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Why India’s PMA Will Harm the Indian and Global Economies

March 17, 2014
| Reports

Despite contentions that India’s Preferential Market Access (PMA) policy—which enacts local content requirements in public procurement of electronics and information and communications technology (ICT) products in India—is a temporary, limited, and non-distortionary measure designed to give a slight and momentary boost to domestic electronics and ICT hardware manufacturers, the reality is that the PMA is a highly distortive policy which threatens to damage both on India’s and the broader global economy. India’s PMA:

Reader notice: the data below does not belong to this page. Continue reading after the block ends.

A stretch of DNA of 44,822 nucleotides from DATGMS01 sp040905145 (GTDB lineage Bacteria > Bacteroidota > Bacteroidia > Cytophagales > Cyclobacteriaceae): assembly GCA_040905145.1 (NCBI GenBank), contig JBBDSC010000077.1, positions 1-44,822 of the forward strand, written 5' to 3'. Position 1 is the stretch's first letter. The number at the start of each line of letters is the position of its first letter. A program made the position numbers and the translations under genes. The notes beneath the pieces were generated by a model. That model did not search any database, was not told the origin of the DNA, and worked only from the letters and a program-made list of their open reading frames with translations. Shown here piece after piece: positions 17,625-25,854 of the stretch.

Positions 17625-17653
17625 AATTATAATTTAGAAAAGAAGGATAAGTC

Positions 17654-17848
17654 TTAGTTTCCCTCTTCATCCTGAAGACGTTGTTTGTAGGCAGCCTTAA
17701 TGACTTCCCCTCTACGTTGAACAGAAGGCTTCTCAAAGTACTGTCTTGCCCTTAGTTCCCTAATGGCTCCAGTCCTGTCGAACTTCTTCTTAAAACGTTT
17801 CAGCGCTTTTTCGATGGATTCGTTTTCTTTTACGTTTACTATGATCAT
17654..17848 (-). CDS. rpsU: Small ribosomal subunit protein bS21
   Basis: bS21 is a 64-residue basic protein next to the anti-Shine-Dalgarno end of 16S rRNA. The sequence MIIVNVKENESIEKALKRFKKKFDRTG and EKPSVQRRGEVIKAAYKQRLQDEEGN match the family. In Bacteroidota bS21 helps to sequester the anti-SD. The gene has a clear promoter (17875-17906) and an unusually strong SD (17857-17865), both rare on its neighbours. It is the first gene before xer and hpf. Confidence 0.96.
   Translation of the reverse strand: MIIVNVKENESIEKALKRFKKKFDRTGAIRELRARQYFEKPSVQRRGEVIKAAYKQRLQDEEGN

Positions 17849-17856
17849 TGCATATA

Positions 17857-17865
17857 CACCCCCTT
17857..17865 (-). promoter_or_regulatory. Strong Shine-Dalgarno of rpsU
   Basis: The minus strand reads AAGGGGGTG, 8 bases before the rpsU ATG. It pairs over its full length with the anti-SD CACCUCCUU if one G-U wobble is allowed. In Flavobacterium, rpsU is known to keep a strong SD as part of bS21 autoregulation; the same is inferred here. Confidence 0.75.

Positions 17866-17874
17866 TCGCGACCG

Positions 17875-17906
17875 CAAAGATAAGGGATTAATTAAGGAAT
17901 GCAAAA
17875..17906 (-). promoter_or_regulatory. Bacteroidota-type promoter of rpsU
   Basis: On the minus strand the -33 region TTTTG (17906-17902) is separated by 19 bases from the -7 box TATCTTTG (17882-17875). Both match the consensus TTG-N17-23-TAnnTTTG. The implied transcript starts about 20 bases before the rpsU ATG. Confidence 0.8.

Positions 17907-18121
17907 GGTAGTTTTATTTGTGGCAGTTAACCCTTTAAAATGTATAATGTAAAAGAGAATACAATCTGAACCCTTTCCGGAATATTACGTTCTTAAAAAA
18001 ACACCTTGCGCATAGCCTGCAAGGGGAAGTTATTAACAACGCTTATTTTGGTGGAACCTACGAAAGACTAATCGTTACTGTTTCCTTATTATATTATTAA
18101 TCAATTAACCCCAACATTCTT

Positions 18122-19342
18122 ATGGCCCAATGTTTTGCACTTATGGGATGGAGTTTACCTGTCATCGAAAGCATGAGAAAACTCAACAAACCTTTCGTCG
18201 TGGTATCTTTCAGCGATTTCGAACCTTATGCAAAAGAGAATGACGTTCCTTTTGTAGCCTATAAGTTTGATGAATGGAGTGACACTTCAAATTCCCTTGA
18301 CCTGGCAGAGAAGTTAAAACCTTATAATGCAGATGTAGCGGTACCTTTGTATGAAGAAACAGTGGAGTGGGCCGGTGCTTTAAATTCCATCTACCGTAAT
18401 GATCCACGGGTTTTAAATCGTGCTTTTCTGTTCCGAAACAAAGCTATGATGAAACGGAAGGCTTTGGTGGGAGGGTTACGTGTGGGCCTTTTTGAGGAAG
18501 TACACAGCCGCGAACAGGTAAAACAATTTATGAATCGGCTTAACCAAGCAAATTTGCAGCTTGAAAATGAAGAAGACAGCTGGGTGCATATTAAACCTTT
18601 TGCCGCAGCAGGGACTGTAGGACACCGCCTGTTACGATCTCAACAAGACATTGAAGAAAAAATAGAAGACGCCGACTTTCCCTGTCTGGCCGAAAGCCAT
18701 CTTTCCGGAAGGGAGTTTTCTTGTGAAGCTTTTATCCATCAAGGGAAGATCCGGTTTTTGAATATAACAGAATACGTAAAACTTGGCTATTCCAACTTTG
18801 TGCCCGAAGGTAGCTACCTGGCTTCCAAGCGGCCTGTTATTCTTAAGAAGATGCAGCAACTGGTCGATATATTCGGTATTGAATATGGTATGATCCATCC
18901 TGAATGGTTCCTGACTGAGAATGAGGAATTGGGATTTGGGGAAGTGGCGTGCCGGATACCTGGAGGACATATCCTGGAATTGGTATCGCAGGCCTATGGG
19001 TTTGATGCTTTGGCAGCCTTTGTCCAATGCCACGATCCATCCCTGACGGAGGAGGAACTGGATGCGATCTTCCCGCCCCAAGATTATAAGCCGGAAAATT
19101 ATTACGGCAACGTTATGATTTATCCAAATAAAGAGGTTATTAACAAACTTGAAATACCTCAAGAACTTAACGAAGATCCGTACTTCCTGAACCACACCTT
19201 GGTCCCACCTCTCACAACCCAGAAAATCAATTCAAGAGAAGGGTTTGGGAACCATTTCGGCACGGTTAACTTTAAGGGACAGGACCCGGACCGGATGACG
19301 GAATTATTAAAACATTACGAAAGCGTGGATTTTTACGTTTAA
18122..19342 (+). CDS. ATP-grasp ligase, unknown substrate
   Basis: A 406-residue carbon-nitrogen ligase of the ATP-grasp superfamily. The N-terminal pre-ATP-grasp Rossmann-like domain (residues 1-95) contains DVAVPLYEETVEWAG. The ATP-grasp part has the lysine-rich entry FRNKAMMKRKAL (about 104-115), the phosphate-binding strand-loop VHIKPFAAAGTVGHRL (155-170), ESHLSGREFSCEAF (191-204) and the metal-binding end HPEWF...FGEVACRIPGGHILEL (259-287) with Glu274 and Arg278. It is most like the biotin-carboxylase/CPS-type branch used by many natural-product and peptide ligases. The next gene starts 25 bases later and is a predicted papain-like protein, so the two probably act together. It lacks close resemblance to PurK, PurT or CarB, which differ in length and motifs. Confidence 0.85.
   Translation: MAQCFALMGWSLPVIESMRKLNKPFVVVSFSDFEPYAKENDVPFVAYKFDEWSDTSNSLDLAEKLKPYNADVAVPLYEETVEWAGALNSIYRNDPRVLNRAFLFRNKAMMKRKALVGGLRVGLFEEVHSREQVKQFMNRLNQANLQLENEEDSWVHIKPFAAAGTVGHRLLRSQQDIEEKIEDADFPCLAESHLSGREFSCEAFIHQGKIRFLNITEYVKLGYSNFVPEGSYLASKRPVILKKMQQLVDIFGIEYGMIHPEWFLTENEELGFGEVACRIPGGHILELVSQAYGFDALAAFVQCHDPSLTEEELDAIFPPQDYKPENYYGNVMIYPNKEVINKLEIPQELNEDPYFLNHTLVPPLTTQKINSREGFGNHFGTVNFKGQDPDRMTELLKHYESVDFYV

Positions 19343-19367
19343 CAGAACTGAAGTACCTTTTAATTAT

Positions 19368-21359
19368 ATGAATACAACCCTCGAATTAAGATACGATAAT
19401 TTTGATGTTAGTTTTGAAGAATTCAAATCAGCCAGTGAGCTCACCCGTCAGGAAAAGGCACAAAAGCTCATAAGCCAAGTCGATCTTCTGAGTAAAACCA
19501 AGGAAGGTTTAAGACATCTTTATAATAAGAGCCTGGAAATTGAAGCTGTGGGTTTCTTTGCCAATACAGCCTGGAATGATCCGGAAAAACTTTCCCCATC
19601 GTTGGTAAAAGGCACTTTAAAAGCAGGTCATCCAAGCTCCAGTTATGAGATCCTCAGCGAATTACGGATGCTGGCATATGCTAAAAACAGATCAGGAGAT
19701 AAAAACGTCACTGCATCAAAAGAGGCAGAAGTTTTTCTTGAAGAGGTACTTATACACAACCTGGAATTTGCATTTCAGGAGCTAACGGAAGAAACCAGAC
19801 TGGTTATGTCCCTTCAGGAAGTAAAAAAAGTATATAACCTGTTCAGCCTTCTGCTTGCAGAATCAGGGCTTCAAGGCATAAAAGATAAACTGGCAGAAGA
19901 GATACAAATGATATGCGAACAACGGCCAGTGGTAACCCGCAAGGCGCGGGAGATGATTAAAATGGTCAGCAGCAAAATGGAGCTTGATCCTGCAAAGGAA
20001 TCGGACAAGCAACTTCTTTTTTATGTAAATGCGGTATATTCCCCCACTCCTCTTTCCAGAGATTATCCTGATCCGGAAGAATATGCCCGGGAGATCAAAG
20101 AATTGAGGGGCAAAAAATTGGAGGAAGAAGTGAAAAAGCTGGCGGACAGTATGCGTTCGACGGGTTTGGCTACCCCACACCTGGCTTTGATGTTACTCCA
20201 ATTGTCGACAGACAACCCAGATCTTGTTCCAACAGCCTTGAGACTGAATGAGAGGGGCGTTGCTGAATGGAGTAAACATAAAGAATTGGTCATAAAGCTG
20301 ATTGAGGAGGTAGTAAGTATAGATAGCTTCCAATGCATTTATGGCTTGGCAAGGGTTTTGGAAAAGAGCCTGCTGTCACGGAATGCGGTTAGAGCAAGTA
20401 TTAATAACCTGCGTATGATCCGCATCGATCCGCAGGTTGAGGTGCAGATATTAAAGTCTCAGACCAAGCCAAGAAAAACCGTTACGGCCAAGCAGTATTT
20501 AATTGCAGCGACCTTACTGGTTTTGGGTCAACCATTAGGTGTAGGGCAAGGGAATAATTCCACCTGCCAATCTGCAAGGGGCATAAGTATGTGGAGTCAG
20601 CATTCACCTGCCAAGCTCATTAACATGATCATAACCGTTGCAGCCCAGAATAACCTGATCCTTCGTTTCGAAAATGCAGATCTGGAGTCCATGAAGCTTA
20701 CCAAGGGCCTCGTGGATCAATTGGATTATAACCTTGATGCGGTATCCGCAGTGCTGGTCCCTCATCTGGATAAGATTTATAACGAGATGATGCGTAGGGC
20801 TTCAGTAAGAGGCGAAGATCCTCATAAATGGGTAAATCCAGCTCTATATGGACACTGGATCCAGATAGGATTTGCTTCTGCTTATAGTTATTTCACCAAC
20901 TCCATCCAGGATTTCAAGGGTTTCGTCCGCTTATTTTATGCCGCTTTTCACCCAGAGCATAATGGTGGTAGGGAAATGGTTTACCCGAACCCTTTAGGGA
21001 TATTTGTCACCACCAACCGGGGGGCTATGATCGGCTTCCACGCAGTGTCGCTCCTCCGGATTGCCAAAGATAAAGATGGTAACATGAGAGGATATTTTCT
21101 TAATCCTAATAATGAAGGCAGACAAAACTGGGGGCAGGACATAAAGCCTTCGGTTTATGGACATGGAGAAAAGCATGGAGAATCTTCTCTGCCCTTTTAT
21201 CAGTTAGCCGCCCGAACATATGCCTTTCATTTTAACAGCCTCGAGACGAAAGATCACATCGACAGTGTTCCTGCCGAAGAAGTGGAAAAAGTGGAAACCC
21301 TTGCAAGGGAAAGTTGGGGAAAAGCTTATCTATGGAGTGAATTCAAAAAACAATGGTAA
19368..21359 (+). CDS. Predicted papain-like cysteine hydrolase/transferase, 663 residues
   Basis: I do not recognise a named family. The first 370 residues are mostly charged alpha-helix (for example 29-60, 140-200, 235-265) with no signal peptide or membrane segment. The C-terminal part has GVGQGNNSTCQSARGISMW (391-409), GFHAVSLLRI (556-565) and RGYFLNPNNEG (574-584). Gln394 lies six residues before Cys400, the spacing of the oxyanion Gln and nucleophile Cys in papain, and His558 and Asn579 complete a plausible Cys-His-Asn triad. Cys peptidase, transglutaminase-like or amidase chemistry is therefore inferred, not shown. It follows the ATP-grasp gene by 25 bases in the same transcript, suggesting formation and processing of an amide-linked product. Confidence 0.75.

1. Is trade-distortionary, entailing at least a de facto price and/or quality preference which will have significant negative effects on Indian citizens;

2. Far from making ICT products in India more secure, is actually likely to make them less secure; 

3. Will damage global trade and contribute to spillover and contagion effects reducing global trade and economic integration;

4. Is distinct and more severe than many other countries’ preferences for domestic production in government procurement activity;

5. Is unlikely to have any significant long-term effectiveness as an instrument to bolster domestic manufacturing, while in fact distracting Indian policymakers from enacting the kinds of policies they really should be undertaking to enhance the competitiveness of India’s economy and manufacturing industries.